Becoming Rich by Designing for the Poor

(This essay was first published on Egology – The Ideafarms Blog on December 12, 2013)

Last year, Amit Gulati, who runs Incubis Consultants, invited me to participate in an interactive session to think through design ideas for a low-cost washing machine. The workshop brought out some very interesting and fascinating ways of seeing’ that completely overturned the engineering / tech / product way of approaching design problems. Did we need to redesign the washing machine (Product) under stricter constraints [this is the way most people think – start with an existing product, strip it of features, use cheaper materials and processes, reduce quality and make it low-cost], or did we need to go up a level and reframe the problem itself.

Orbits of Influence

Image Courtesy: Incubis Consultants, 2013.

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In the old days — as recently as the dying years of the last century — technology was trying to keep up with our needs. But instead of playing catch up, its pace overtook our needs. In the end, technology, especially those products that were powered by the silicon chip, won the race. Today we have more technology than we need and yet, rather than using what already exists to solve societal problems, we still go after creating more and more technology for the narrowest part of the pyramid – the top. Continue reading “Becoming Rich by Designing for the Poor”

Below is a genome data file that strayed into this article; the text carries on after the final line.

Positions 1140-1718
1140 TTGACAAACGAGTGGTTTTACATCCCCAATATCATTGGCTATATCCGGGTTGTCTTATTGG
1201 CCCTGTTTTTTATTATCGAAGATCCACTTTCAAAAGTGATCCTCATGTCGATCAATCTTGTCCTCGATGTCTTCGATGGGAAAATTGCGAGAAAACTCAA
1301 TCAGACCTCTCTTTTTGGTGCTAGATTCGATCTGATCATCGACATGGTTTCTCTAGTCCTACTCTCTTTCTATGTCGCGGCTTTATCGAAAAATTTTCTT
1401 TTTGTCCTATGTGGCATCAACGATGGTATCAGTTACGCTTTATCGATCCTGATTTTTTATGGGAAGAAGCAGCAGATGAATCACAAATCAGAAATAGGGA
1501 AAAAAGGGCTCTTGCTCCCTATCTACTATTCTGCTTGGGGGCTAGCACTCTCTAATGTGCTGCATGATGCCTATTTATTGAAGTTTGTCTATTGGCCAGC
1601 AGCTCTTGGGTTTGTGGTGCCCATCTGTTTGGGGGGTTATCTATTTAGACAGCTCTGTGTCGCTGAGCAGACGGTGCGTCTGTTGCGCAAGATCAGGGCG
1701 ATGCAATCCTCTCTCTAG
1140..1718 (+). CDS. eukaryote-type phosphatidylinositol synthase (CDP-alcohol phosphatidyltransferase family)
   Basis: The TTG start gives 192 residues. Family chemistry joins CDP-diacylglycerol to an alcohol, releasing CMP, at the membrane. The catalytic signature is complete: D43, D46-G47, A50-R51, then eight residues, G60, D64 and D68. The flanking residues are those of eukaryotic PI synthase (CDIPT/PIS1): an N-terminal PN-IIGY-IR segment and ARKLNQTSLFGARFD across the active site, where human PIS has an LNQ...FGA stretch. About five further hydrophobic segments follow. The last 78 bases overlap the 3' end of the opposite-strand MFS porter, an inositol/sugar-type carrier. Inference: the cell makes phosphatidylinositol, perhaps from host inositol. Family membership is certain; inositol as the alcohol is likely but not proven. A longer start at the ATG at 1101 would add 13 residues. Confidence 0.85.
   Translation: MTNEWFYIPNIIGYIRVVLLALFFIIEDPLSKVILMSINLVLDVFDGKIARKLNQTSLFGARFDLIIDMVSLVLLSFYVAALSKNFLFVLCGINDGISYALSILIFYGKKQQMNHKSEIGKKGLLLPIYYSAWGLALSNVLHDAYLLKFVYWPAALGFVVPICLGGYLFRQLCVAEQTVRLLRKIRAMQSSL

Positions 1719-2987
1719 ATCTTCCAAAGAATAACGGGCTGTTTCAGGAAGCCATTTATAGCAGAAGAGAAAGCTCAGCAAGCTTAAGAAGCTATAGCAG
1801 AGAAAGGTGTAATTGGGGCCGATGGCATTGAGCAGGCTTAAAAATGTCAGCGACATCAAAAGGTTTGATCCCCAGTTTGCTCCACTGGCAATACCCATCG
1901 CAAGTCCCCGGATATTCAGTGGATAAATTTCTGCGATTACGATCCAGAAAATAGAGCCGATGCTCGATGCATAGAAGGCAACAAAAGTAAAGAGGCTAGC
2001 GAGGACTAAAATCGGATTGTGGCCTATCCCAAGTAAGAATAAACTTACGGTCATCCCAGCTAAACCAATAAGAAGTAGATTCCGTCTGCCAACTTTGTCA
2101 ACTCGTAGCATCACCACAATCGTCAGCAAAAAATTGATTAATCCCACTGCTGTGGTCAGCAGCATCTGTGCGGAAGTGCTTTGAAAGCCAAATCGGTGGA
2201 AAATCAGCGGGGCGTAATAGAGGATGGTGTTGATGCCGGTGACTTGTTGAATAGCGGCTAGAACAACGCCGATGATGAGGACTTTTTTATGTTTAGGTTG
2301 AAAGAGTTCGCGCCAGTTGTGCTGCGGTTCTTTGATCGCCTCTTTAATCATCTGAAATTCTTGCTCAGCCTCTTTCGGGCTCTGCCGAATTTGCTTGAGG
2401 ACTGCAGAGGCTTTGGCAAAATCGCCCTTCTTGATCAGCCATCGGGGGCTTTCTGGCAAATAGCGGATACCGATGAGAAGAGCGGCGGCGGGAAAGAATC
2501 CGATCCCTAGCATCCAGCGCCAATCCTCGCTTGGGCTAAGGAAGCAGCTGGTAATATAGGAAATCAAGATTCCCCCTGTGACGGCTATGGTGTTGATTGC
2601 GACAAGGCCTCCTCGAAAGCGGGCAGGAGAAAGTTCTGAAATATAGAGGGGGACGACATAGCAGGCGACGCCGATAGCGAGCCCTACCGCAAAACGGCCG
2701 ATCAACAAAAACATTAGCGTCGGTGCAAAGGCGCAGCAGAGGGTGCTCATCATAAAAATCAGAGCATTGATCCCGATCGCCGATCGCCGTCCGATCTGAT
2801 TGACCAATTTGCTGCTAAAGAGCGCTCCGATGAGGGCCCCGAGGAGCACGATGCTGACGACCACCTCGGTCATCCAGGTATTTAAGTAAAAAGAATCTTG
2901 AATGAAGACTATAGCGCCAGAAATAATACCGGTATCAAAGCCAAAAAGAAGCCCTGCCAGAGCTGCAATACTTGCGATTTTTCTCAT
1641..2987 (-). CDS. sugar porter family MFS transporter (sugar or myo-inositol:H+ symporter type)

Reimagining India: MIT Sloan’s Prof. Yasheng Huang

India is known globally for the rise of its information-technology and software industry. Yet in this video interview, Yasheng Huang, a professor of global economics and management at MIT’s Sloan School of Management and essayist from Reimagining India: Unlocking the Potential of Asia’s Next Superpower Simon & Schuster, November 2013, warns the country against becoming too dependent on those sectors. He argues India’s potential will only be realized if the country develops its manufacturing and services sectors, which requires labor-market reforms and significant investments in both education and social services. Without those, India will not only face growing social inequality but could also jeopardize its pipeline of college-ready students critical to the high-tech industry.

via Reimagining India: A conversation with Yasheng Huang | McKinsey & Company.